The third, and officially final, release in Big Finish's Out of Time series (although I'd be astonished if Tennant doesn't return with McCoy, McGann or Even Eccleston in the future), is "Wink," a clever response to the 2007 classic "Blink" and subsequent stories featuring the Weeping Angels.
Having faced the Daleks with his fourth incarnation and the Cybermen with his fifth, you might expect that the Tenth Doctor would face another classic Who monster alongside his sixth self. However BF instead pit them against the Angels, further cementing their status as the top monster created for the revived series. It's not the first time BF have used the Angels, and they still seem a difficult and strange choice for audio. Lisa McMullin's "Wink," though, utilises them in a genuinely inventive and effective way.
The story sees both Doctors arrive on Lucidus Silvara, a planet that is bathed in all-encompassing white light that blots out everything else, rendering anyone who arrives there essentially blind. The colonists on the planet have therefore developed into a civilisation that doesn't even have a concept of sight. McMullin puts real thought into how such a society might function, including a fascinating art gallery based entirely on immersive soundscapes. The people's use of a vague, undefined sense called "intuit" is a bit of a handwave though. Props, though, for crafting a script in which the dialogue is as natural as it is here, without any of the "point and describe" style that Big Finish so often falls victim to.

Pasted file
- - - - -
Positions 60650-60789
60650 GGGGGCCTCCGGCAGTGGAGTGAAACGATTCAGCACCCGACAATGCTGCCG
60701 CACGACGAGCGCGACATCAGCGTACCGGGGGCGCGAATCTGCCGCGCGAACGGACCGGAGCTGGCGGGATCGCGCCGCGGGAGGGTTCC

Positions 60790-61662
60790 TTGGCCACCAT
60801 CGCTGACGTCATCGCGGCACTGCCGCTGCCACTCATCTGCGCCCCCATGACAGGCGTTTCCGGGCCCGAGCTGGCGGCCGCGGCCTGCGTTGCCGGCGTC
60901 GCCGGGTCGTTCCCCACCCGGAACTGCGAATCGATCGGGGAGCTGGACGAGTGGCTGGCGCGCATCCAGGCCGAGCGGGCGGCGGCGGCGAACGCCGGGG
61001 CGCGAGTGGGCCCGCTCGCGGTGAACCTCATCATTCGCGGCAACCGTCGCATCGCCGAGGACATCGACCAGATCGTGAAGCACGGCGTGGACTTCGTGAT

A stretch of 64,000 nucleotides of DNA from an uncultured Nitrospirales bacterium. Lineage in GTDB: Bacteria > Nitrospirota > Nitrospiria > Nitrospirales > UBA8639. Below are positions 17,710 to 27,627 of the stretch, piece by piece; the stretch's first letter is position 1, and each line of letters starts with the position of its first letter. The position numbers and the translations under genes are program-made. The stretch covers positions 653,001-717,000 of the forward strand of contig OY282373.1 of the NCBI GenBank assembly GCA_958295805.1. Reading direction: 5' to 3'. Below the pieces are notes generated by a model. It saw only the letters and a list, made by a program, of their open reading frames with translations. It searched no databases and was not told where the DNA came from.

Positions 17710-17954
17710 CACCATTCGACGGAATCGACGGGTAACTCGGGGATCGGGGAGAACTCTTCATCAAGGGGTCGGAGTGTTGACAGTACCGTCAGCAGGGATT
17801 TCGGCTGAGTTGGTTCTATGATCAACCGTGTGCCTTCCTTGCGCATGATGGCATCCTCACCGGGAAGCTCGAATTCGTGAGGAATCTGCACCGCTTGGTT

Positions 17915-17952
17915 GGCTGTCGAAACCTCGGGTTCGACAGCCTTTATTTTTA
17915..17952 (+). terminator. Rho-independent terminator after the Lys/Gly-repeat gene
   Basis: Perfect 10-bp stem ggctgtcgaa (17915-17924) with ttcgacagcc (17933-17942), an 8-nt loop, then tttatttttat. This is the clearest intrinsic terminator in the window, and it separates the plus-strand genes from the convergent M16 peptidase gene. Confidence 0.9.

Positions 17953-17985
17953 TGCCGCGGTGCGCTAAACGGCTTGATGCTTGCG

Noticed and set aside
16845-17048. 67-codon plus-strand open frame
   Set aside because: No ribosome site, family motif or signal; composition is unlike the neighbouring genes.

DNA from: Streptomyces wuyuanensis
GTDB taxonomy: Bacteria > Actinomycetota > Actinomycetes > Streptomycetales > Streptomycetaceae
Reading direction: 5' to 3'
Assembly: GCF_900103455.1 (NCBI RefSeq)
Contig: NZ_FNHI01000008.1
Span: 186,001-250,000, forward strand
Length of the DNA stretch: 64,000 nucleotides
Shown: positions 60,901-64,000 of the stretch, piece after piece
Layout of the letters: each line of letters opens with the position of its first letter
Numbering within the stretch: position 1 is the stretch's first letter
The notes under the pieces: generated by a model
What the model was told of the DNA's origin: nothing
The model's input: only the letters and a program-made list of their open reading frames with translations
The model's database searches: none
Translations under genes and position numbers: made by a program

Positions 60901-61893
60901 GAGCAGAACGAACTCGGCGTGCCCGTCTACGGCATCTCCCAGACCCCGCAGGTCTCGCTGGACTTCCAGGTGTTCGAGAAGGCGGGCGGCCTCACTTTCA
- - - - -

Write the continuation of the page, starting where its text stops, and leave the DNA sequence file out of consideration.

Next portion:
Such a place would seem like a perfect hinting ground for the Angels, but it's more complex than that, and the beings are fleshed out in some interesting ways. The Angels have been drastically overpowered in return appearances, but "Wink" makes some of the these abilities a strength, notably including their use of a dead victim's voice in a far more dynamic and effective fashion than originally managed in "Flesh and Stone." We're also given a fascinating insight into the Angel's reproduction, a cleverly high-concept development from their previously seen abilities.
Putting the Sixth and Tenth Doctors together was bound to result in something of a stand-off. Pitting the Sixth Doctor against the only incarnation who's more full of himself than he is could have been explosive, but Six behaves with remarkable restraint. Baker gives a strong performance, while Tennant occasionally veers into the self-parody he was guilty of in his alter episodes. It does lead to some fun sniping between the two incarnations, who are more similar than they might like to admit.
Together with fine support from Joanna van Kampen and Ayesha Antoine as one-off companions Estra and Padilla, and Clive Hayward as the Angel Dax, "Wink" works very well and is ultimately the strongest of the Out of Time line.
Placement: The Tenth Doctor appears to be on his runaway side-trip between The Waters of Mars and The End of Time, but isn't spouting on about Time Lord Victorious stuff so probably nearer the latter. For the Sixth Doctor, more uncertain, although Ten gives him the idea of dressing in blue so before he first does so in Real Time. Given that he's travelling alone, perhaps just before he meets Evelyn in The Marian Conspiracy.